Wednesday, February 4, 2015

Its Hard to Be Strong

As I watch a few friends go through some hard stuff, I want to remind people to be kind. Behind every strong face, there is a broken heart. Behind every smile, there are invisible tear drops.

When you are going through infertility, you try so hard to be strong and pretend that nothing is wrong. You do your best to put on a face that says, "I'm okay." You get really good at making that face. For me, I just didn't want to talk about it. It was easier to pretend that nothing was wrong, than to help others understand what we were going through.

I'm here to tell you, its hard to be strong.

When we had the testing done to check our sperm count (I say ours, because infertility is about a couple, not just the individual), we decided to go through a bigger hospital. They did a much more intensive check than our local hospital. The problem was, they wouldn't release the results to us directly; we had to get them through our doctor. For days, I would call the doctor, only to say he didn't have them. So I would call the hospital where they would say they had already faxed them, but they would again. It finally took me standing in the doctor's office, on my cell phone, watching the fax machine before I could get those results. I was on my lunch break that day.

I told myself to not look until I got home that night, but I was ready for an answer and couldn't wait any longer. The entire document was blank, except the very bottom line. On that line was one thing: Overall Sperm Count: 0.

I went back to work and found an empty office. I shut the door and bawled my eyes out. It took several minutes to get the sobbing under control. When I felt composed, I put my smile back in place and walked out. I went back to work like nothing had happened. But all I could think inside was "Zero. Its all over now."

Sadly, this is not the only time I have hidden at work to have a long, hard cry. I did the same thing after we were unchosen. It was a normal working day and then the email came. I found an empty office, closed the door and called my husband. I was so hysterical I could hardly speak. I had carpooled that day with a coworker and Josh wasn't able to come get me. So I wiped up my tears, put my smile back and and went back to work. My coworker's had NO clue what I was going through that day.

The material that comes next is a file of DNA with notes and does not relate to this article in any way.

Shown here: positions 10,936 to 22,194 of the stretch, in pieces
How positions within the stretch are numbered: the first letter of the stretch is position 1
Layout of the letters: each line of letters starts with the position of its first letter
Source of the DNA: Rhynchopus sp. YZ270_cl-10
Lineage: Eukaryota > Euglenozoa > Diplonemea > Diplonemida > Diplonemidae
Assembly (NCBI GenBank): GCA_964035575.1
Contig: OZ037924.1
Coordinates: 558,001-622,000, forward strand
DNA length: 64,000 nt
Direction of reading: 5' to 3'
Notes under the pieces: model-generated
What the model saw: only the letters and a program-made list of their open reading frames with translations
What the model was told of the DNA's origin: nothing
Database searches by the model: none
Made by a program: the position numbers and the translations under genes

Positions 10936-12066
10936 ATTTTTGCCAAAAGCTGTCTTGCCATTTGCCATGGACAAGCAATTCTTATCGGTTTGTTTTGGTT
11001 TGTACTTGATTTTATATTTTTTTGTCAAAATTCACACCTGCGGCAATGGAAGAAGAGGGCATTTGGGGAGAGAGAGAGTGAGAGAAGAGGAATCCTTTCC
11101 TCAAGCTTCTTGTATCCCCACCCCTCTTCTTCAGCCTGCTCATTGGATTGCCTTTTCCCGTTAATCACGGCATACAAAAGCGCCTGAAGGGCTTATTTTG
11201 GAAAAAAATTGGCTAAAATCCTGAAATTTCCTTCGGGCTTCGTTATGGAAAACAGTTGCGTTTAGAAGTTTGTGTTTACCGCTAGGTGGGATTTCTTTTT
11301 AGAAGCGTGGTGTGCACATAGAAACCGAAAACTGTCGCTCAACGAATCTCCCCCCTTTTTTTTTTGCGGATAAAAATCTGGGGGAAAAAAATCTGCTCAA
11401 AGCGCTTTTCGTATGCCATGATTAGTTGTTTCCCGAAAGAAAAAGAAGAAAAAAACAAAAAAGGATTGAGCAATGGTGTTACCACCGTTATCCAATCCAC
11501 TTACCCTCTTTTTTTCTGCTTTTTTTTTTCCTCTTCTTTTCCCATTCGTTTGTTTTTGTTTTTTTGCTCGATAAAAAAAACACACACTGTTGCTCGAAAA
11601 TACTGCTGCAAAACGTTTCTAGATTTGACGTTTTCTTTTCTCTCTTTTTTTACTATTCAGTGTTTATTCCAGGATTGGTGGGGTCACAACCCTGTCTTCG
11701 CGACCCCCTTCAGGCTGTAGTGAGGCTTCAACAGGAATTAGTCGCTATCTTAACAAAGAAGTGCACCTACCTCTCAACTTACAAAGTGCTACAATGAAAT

I can't even count the numerous cry sessions I've had in the restroom at work. Something would trigger an episode and I would rush to get to where no one could see me loose it. As soon as I could gather my composure back together, I would go back to work. 

You never know what silent battles a person is fighting. Those battles follow us everywhere. School, work, church. They haunt us constantly. "What if I'm pregnant right now?" "What if I don't get pregnant this month?" "What do we do now?" "Why me?" "Will this pain ever stop?" "Is life even worth living?"

I often think of a line from one of my favorite hymns: "In the quite heart is hidden, sorrow that the eye can't see." (Hymn, Lord I Would Follow Thee)

I'm not asking that you start trying to get into a person's private life. I'm just asking that you treat everyone with kindness. Don't be quick to judge someone. Don't be harsh toward someone. Treat everyone you meet with love and kindness. You may never know what demons haunt them inside.

1 comment:

  1. This is so true. I remember being chased and then abused by a road rage driver a few years ago. I was quite shaken after it, but I had to rationalise. He must have had a terrible day. I can't do this all the time. But I try to do it more. I think that's one of the gifts of infertility - our compassion reaches out to anyone in pain. We know how easy it is to hide our pain, and so we know that others do it too.